Talk about a soap opera or melodrama, Tyler Perry’s “The Family that Preys” gets you so wrapped up in the lives of his characters that you can’t wait until the devil gets his due…sorta speak.
Just like life, there’s a lot going on in this story about two very different families, one black the other white, connected by two women who formed a bond through an adverse situation years before anything dark or negative entered the picture.
Academy Award®-nominee Alfre Woodard (“Something New”), is superb as Alice Pratt, the god-fearing mother of two daughters; Taraji Henson (“Hustle and Flow”), who stars as Pam, a loving and supportive woman, married to a man (Tyler Perry), who operates on fear, not willing to take any chances for fear of loosing what took him so long to achieve. Sanaa Lathan (“Something New”), stars as Andrea, a woman who knows exactly what she wants, how she wants to live, and what to do to get it. She’s married to Chris played by Rockmond Dunbar (“Kiss Kiss, Bang, Bang”), a simple, trusting and loyal man who has big dreams and not a lot of cash. But he’s a hard worker, a construction worker at a company that employs both he and his wife and owned by wealthy socialite Charlotte Cartwright played by Academy Award®-winner Kathy Bates (“Failure to Launch”), who is also Alice Pratt’s best friend.
Charlotte Cartwright is care-free and living life just the way she wants to, or so it appears on the surface. She married into a family of barracudas and she has some pretty nasty business habits herself. Her son William, played by Cole Hauser (‘Paparazzi”), is conniving, cold-hearted, and would sell his own mother’s soul to make or hold a buck. And Charlotte knows it. His marriage to Jillian played by Kadee Strictland (“American Gangster”), which Charlotte never approved of because of her ‘white trash’ status, is a sham so he’s always on the lookout for ‘greener pastures’ and he finds it with Andrea.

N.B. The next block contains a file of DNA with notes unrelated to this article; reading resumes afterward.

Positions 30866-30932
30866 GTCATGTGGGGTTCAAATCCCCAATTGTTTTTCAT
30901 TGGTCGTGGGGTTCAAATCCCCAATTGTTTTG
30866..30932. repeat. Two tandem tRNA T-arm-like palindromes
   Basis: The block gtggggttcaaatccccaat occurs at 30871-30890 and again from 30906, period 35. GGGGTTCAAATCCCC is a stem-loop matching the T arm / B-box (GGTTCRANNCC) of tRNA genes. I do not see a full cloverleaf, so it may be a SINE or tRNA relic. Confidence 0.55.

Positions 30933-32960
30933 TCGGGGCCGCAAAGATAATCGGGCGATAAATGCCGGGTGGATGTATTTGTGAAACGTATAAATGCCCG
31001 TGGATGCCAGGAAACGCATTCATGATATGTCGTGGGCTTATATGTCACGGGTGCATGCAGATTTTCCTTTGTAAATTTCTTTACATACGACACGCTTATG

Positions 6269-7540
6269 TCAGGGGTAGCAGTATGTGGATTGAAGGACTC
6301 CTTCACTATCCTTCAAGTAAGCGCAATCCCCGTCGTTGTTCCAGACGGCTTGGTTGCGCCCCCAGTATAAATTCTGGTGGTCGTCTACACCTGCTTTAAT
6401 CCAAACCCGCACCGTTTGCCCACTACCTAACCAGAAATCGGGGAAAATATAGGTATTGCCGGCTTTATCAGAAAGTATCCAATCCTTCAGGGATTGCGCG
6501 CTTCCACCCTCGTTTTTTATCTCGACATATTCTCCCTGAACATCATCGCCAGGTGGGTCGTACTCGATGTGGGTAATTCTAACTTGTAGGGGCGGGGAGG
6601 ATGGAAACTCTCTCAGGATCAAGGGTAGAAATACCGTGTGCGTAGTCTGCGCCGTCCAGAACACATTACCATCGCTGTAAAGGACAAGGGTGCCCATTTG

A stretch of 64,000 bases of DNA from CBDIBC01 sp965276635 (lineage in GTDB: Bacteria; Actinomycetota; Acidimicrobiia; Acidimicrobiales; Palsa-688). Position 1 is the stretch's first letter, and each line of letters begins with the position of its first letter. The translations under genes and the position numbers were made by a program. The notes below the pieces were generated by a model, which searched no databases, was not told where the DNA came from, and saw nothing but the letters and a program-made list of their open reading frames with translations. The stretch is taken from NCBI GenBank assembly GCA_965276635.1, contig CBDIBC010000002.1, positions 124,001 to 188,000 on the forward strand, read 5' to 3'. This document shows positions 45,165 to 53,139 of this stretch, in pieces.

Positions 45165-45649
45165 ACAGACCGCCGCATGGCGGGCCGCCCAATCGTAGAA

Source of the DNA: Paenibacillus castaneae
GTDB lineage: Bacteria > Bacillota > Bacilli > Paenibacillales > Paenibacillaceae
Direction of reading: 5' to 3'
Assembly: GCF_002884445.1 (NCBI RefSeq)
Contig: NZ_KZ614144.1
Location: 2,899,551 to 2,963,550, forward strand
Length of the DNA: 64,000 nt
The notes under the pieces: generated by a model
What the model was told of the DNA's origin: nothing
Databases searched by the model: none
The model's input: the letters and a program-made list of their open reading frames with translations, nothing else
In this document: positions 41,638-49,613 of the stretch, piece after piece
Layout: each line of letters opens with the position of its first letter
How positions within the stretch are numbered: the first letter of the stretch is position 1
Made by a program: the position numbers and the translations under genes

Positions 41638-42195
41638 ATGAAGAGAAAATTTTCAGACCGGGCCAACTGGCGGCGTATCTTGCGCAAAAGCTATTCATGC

Now if that’s not enough, we’re introduced to Abby, a black, high-powered woman played beautifully by Robin Givens (“Flip the Script”), who is brought in to head the company against the wishes of Charlotte’s son who just knew the job was his. Abby, peeps what’s happening and has a lot of fun connecting the dots, and doesn’t hesitate in making all the right moves.
With all the madness brewing around them, Charlotte and Alice decide to go on a road-trip. With Alice being overly cautious, Charlotte raring to live it up, the two make an interesting odd couple until something tragic is revealed.
But the bad news didn’t stop the drama, it only heightened it. When all hell breaks loose, it becomes a game of cat and mouse, revelations and payback.
It’s amazing how the audience gets caught up in the lies, and loves of this amazing cast of characters. There were groans, clapping, and laughter spilling out over the theater as the individual stories unfold.
Tyler Perry’s “The Family that Preys” is an outstanding story of black pride, ambition, and love and ‘back-room’ deals that only Perry would have the confidence to bring to the silver screen. This film harkens back to the days of the 1940s and ’50s when melodramas such as Joan Crawford’s “Harriet Craig” or Fannie Hurst’s “Back Street” hit the silver screen. Both dealt with women who lied, carried out outrageous schemes or who were involved in extra-marital affairs.
This is his sixth film, and because he knows his audience, he can give us juicy stories, with outstanding cast members be they black, white or brown. He’s growing as a filmmaker and he’s apparently now taking his filmmaking career to another level.
Tyler Perry’s “The Family that Preys” opens Friday, Sept.12. By the way, it’s Perry’s birthday weekend. Make it a point to see the movie and give him a birthday surprise.
– Gail Choice is an independent writer/producer/director. Contact her at